Do not walk away from accountability, reform OFSTED, do not abolish it.

OFSTED, the schools inspectorate has received flack for its inspection methods in the aftermath of the tragic death of Ruth Perry earlier this year. Following a period of silence, OFSTED Chief Inspector Amanda Spielman appeared on BBC Laura Kuenssberg this morning to face questions over the OFSTED’s approach to inspections.

The Liberal Democrat policy on OFSTED is to abolish it and replace it with a new body for school accountability. This is flawed for a number of reasons, not least because the hiatus period between abolition and refounding could lead to serious failures in uncovering failing establishments, hurting the life chances of the thousands of pupils in the communities that those schools serve. However, reform is a more appropriate method to secure the faith of the profession in their regulator.

What does the current OFSTED framework actually do?

Currently the OFSTED inspection focuses on four key areas; Quality of Education, Behaviour and Attitudes, Personal Development, Leadership and Management.

For primary providers, there is an additional aspect of an inspection into the Early Years Foundation aspect of their offer. For secondary providers, those with post-16 facilities are measured on that too.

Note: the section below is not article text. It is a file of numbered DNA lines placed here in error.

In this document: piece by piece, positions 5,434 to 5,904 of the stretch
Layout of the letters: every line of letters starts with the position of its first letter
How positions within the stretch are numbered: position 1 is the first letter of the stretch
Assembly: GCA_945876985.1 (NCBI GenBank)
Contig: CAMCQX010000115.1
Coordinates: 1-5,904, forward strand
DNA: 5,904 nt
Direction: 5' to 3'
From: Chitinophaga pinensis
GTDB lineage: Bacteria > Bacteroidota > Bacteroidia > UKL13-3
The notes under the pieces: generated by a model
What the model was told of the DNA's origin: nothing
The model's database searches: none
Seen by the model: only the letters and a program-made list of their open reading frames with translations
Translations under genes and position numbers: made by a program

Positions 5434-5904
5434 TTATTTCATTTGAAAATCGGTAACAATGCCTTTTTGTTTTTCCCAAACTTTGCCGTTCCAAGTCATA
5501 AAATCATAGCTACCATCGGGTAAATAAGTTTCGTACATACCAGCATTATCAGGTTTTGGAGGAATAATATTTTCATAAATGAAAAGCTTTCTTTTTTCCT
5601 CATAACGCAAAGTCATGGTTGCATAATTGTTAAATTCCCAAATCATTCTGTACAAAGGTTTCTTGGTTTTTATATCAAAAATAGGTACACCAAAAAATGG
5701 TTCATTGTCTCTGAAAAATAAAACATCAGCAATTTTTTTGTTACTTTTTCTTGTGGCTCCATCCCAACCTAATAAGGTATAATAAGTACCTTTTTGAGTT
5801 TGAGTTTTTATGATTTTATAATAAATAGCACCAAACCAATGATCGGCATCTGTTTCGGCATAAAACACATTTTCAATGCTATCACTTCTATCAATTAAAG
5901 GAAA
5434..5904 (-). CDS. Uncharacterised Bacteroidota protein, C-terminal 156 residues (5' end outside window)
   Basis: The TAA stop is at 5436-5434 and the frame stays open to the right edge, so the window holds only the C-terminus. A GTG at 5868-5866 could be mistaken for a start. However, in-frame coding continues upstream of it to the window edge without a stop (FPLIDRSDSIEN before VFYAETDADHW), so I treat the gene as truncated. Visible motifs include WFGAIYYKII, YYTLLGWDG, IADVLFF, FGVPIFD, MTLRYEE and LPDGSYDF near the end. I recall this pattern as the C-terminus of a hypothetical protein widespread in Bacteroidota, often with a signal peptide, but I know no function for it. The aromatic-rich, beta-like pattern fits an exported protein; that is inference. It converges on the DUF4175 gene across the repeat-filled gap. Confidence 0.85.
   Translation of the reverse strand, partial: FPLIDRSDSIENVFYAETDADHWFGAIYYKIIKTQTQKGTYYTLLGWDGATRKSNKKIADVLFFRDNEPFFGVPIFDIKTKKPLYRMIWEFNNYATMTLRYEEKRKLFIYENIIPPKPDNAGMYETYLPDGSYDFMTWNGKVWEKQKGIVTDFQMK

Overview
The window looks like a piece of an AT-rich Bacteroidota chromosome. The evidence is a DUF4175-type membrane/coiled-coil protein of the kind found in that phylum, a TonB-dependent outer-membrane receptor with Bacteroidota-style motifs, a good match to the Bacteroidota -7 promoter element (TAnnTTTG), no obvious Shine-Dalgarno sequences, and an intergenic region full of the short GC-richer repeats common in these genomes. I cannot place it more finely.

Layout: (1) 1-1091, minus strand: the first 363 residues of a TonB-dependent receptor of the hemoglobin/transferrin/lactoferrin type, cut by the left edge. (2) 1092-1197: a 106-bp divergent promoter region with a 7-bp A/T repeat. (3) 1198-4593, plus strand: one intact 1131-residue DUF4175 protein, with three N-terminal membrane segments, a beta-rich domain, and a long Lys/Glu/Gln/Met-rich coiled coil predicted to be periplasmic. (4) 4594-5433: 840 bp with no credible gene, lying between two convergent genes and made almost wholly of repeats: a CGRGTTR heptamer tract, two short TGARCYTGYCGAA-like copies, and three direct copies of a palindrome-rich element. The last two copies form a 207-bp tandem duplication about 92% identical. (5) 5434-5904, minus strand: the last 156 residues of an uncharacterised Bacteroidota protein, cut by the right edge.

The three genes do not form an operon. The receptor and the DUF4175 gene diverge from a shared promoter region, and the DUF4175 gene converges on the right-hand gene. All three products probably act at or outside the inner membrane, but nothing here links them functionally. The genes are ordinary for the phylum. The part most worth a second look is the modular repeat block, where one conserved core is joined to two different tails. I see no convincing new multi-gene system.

Each of the areas are judged as one of four measurements Inadequate (colloquially known as being put into Special Measures), Requires Improvement, Good & Outstanding. Overall, it is very difficult to get a Good or Outstanding result if the provider fails on areas such as safeguarding.

Why is it being criticised?

The framework and grading system has come under attack from the teaching profession (specifically unions and many commentators) due to the heavy burden it puts on staff, with the NEU in particular calling for abolition.

This is however, not necessarily borne out in feedback from educators, teachers do not want to abolish OFSTED and research from Teacher Tapp who survey nearly 10,000 teachers a day, shows that teachers favour reform and are quite likely to suggest reform over simply scrapping OFSTED. 

However, in terms of priorities, people wanted funding for the education system as a top priority (same survey).

How should we change it?

Clearly there is an appetite for change and it would be remis of the Liberal Democrats to simply ignore that call. However, like the teaching profession, we should approach this conversation with nuance. I would therefore propose that we start the conversation on how we reform OFSTED.

Let’s start with the framework.

The basics on what the inspectorate actually looks at are broadly correct.